Owner left “in shock” when a sixteenth-century globe she purchased for £150 sold for over £100,000

Last Thursday, a carved wood and paper globe dating to the 1550s or 1560s sold at Hansons Auctioneers for £116,000 against a pre-sale estimate of £20,000-30,000, a huge sum considering the owner had purchased it recently for just £150.

The owner of the globe bought it in to a free valuation event at Hansons Auctioneers earlier this year, and she was “unsure if the globe was anything of great significance.” The auction house quickly realised that it was. Featuring sea monsters, ships and a depiction of Triton, the Greek God of the sea, the globe measures just under 9 cm in diameter. The mapped sides are made up of engravings, and a few clues point to the age of the item. Australia is entirely missing, suggesting Europeans were unaware of its existence at the time of the globe’s creation. Similarly, over North America it reads: “Devicta ann 1530”, Latin for ‘Conquered in 1530’. This indicates that the globe was made after 1530, but before the first explorations of Australia, which was in 1606 (it was not, however, until 1770 that a European – James Cook – chartered the east coast of Australia). Specialists have determined that the globe was likely made during the 1550s or 1560s, possibly by François DeMongenet, a French physicist and geographer.

Hansons’ specialist, Jim Spencer, spoke excitedly about the globe prior to its sale, suggesting that sixteenth-century globes “are nigh on impossible to come across”. Before it went under the hammer for an estimate of £20,000-30,000, Spencer had a hunch it would make much more. “The sky’s the limit” he said, and that “the globe feels priceless. It’s just so early and fragile to have survived the centuries.” It has been identified that it was previously in the collection of Major Edward ‘Teddy’ Croft-Murray, former keeper of the Prints and Drawings department at the British Museum. Croft-Murray was part of the Monuments, Fine Arts, and Archives programme, a group established in 1943 to protect cultural property in war areas during and after World War Two. They worked to safeguard the most important artistic and cultural treasures from armed conflict.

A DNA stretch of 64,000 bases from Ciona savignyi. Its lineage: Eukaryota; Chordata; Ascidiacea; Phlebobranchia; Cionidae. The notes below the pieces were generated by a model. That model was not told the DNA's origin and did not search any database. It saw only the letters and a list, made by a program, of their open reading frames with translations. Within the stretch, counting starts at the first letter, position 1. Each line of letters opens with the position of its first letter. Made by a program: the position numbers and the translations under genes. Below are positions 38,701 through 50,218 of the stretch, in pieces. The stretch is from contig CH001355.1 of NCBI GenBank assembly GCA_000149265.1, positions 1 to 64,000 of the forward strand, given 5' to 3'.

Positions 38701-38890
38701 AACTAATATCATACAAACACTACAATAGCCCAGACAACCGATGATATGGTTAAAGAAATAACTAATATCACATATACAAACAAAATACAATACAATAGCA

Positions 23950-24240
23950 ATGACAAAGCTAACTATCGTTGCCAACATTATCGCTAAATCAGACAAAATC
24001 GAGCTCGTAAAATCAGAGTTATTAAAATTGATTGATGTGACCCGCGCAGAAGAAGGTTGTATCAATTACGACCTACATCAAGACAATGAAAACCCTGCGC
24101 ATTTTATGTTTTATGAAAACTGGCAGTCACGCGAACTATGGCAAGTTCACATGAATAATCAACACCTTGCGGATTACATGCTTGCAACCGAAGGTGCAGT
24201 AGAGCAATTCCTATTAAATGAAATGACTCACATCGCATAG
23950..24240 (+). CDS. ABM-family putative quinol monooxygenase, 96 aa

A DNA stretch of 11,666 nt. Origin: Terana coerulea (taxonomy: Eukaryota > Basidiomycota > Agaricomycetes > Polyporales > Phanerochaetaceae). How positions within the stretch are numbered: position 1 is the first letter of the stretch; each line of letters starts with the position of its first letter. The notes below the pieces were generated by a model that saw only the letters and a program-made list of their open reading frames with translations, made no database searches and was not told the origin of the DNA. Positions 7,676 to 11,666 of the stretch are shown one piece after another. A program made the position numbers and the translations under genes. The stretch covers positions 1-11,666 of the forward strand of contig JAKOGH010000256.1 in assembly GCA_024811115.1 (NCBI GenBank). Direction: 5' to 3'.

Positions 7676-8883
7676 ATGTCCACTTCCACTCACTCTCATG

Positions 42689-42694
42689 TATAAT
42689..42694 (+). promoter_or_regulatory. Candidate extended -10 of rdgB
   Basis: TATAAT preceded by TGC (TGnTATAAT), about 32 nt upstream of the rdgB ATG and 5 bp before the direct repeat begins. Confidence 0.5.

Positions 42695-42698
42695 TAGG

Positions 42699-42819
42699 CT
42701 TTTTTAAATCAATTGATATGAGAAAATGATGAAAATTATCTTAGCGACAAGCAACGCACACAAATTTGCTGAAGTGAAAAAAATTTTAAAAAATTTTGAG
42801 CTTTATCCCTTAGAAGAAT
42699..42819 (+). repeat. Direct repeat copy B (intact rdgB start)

The owner, who has chosen to remain anonymous, was extremely happy with the outcome of the sale. She watched the auction live with her husband and friend, and said, “my friend was crying, I was in shock, and my husband was totally and utterly dumbstruck […] It goes without saying that I’m delighted.”

This is possibly the earliest globe to ever be sold at auction, and one of the oldest in existence. The oldest known globe in the world is the Erdapfel, which dates to 1492. The Ostrich Egg Globe dating to 1504 also exists, which was sold at the London Map Fair in 2012.

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